“Perhaps fishing is, for me, only an excuse to be near rivers. If so, I’m glad I thought of it.”
– Roderick L. Haig-Brown
If you are looking for an excuse to be near the wonders and beauty of nature, then look no further than the Wood, Silver Creek, Big Lost, or Salmon. Just as each cast with a fly rod in hand is a chance to connect with a trout, each visit to a trout stream is an opportunity to restore hope, explore wildness, and take a respite from madness. You really need no excuse; you will certainly be glad you thought of it.
With the morning temps on the cool side, most of the hatch activity has shifted to late in the morning and lasting till nearly noon. You will still see a smattering of Tricos about, but the morning hatch consists mostly of Baetis Spinners with a few Callibaetis Spinners in the mix. When you find feeding fish, try fishing a small 22 or 24 Harrop’s Hen Winged Baetis or Trico Spinner with a light, long leader of about 12 feet to 6, 6.5, or even 7X tippet to fool these seasoned trout. After the hatch runs its course, the fish will start looking for hoppers, beetles, and ants blown into the river as well as any remaining Damsels that may be fluttering about. If the wind blows the hatch off, nymphing with small Baetis, midge, or Trico nymphs can save the day. If you stay into the afternoon and evening look for the Callibaetis hatch to really get going in the pond.
THE BIG WOOD
The fishing on the Wood continues to impress as the flows drop and new holding water is exposed. As we move into late August and September, the Wood will only get better. Please be aware that the river is higher than normal for this time of year and wading with caution is a must. On the lower river, you will find decent Trico action in the morning, and as the day warms up, the hopper fishing has also been very good. Still, fishing dry dropper rigs or Euro Style is the most productive. For flies, try small (12-16) yellow Stimulators, Parachute Hare’s Ear, Adams, or Purple Haze and for nymphs try a Rubber Legged Stone, Rainbow Warrior, DB Zebra Midge, or Bishop’s Dynamite.
WARM SPRINGS & TRAIL CREEK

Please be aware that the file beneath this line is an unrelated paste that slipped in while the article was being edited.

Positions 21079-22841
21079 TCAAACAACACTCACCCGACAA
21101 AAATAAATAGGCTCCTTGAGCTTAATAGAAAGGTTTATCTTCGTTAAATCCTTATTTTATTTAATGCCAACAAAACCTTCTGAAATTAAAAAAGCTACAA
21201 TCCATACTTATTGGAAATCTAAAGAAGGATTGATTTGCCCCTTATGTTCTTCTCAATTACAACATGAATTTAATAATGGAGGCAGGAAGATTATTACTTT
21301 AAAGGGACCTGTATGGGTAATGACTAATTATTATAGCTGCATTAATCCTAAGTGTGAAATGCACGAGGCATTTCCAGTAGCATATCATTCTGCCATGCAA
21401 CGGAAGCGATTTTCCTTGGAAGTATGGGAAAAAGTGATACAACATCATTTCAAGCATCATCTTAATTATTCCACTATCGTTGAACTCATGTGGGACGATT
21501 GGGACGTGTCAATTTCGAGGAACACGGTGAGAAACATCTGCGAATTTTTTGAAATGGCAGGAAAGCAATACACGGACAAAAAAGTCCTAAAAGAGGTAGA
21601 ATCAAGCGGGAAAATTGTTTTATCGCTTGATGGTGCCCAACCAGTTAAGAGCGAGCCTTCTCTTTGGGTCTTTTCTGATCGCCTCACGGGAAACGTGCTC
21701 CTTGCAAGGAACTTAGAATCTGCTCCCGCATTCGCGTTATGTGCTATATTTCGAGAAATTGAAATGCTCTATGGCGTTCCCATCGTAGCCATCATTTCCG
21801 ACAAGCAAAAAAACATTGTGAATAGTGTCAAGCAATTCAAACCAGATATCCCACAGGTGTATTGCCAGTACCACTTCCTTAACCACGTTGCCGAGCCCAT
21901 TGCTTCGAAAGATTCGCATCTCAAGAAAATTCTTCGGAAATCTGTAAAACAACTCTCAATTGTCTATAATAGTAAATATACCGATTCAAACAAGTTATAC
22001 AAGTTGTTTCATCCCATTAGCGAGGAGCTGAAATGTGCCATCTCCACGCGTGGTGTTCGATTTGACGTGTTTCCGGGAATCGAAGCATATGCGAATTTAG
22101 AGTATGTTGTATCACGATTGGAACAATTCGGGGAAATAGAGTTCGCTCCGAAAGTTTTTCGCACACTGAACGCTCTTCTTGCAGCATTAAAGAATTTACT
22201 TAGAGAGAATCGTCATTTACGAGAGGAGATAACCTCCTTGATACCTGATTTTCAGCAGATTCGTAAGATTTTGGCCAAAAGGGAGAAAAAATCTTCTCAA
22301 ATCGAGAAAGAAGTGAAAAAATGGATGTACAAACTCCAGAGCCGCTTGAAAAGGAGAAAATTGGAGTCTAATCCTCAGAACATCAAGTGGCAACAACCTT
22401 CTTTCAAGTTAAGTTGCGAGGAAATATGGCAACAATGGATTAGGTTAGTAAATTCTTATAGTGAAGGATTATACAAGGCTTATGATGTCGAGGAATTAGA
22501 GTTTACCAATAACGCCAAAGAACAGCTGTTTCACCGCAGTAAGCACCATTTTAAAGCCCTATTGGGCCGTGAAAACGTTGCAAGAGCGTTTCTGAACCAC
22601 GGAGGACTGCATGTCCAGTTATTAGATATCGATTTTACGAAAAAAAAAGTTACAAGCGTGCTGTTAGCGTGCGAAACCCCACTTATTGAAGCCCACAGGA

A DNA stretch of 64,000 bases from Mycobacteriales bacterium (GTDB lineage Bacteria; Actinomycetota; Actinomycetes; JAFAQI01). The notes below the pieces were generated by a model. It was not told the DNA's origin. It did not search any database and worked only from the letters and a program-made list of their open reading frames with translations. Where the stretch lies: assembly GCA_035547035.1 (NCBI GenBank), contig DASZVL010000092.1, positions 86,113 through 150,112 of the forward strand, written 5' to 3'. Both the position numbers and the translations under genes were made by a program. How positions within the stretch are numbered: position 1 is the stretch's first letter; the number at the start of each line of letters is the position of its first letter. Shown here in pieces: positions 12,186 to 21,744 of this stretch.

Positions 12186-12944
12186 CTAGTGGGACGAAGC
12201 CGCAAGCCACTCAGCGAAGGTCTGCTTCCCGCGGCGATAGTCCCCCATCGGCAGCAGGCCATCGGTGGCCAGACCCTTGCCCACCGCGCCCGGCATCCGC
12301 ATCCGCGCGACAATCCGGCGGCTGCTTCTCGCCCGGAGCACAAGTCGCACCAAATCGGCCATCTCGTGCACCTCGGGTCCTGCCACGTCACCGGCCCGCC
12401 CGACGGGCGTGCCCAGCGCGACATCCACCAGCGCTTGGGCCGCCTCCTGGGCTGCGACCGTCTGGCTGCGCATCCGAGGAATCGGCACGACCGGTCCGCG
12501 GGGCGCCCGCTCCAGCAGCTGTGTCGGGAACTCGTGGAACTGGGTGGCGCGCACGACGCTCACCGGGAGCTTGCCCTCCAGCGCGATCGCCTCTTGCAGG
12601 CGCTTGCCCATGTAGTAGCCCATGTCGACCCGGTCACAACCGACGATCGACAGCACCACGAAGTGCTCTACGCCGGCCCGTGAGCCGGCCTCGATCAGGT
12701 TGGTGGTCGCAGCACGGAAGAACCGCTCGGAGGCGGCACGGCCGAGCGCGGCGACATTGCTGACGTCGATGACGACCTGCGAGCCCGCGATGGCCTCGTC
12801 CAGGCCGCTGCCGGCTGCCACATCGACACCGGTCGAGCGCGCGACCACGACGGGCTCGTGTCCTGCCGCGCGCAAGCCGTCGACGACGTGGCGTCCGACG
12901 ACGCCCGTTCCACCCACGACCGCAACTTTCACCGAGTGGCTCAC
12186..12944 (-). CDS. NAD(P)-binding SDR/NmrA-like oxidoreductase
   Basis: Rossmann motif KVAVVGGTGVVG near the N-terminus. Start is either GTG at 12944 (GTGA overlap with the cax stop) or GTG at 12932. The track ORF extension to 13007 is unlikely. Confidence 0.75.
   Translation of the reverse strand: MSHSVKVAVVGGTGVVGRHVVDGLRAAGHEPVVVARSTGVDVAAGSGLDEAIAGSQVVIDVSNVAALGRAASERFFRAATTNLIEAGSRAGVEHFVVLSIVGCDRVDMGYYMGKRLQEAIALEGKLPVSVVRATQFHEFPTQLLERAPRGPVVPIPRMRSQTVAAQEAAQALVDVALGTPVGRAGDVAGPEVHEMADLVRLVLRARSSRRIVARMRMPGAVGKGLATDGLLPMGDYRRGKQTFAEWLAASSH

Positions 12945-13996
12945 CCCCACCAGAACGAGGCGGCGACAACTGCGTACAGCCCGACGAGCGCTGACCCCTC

Fish and Game has stocked these rivers around the bridges and anywhere the rivers near the road. If you wish to seek wild fish, just leave the beaten path and explore. Expect to see PMDs, Pink Alberts, and Caddis.
THE UPPER LOST
Anglers need to cover a lot of water to find the few good fish in this area. In general, the fishing has been spotty and the fish have not been responding well to pressure; a run that fishes well one day may not fish well the next. Still, these fish are opportunistic feeders and you need to be on your game to capitalize on the strikes you get or you could go home skunked. Try hoppers, caddis, and other small high vis attractors with a trailing nymph.
THE LOST BELOW MACKAY
The flows are currently at 384 CFS. While these flows are still very high, strong waders are finding Trico hatches in the morning followed by sporadic Baetis the rest of the day. It is difficult to find consistently feeding fish during the morning hatch, but persistent anglers can find water conducive to surface sippers at this water level. Be sure to have a good selection of Silver Creek style Tricos and Baetis as well as High His versions to help you see these bugs in bad light and broken water. If you cannot find surface activity, the fish are eating small nymphs during the morning. Dry dropper and Euro Style techniques are the most effective. Try Rubber Leg Stones, San Juan Worms, and King Princes in the heavy runs. For the shallow water, try small nymphs like Zebra Midge, Bishop’s Dynamite, Beaded Pheasant Tails, and Rainbow Warriors in size 16, 18, and 20 below an attractor dry of your choice.
The section of the Salmon from Torrey’s to Thompson Creek (SNRA boundary) is closed to all floating as of Aug 15 even though there might be enough water to float. It’s salmon spawning season down there and all floating is prohibited. The float fishing on the lower river and walk and wade fishing throughout the system continues to be productive. Small hoppers and stimulators fished on the banks is most effective. Try fishing dry dropper style with size 14-16 bead head nymphs for non stop action for trout and whitefish.
SOUTH FORK OF THE BOISE
The flows remain at 1,600 CFS. At these flows, drift boats are the best option. Try hoppers or big foam attractor patterns along the bank. The best hatch activity is in the late afternoons into the evenings with Pink Alberts and Caddis. Nymphing can be productive all day with large rubber leg stone fly patterns, caddis larva, and midge patterns.
Lake Creek, Penny Lake, or Gaver’s Lagoon have been stocked and will receive regular stockings throughout the summer season. Whatever style of fishing you want to do, we are your headquarters. So drop on by before you take your family fishing and we will make sure you have the right gear to be successful.
South Fork of the Boise
The Big Wood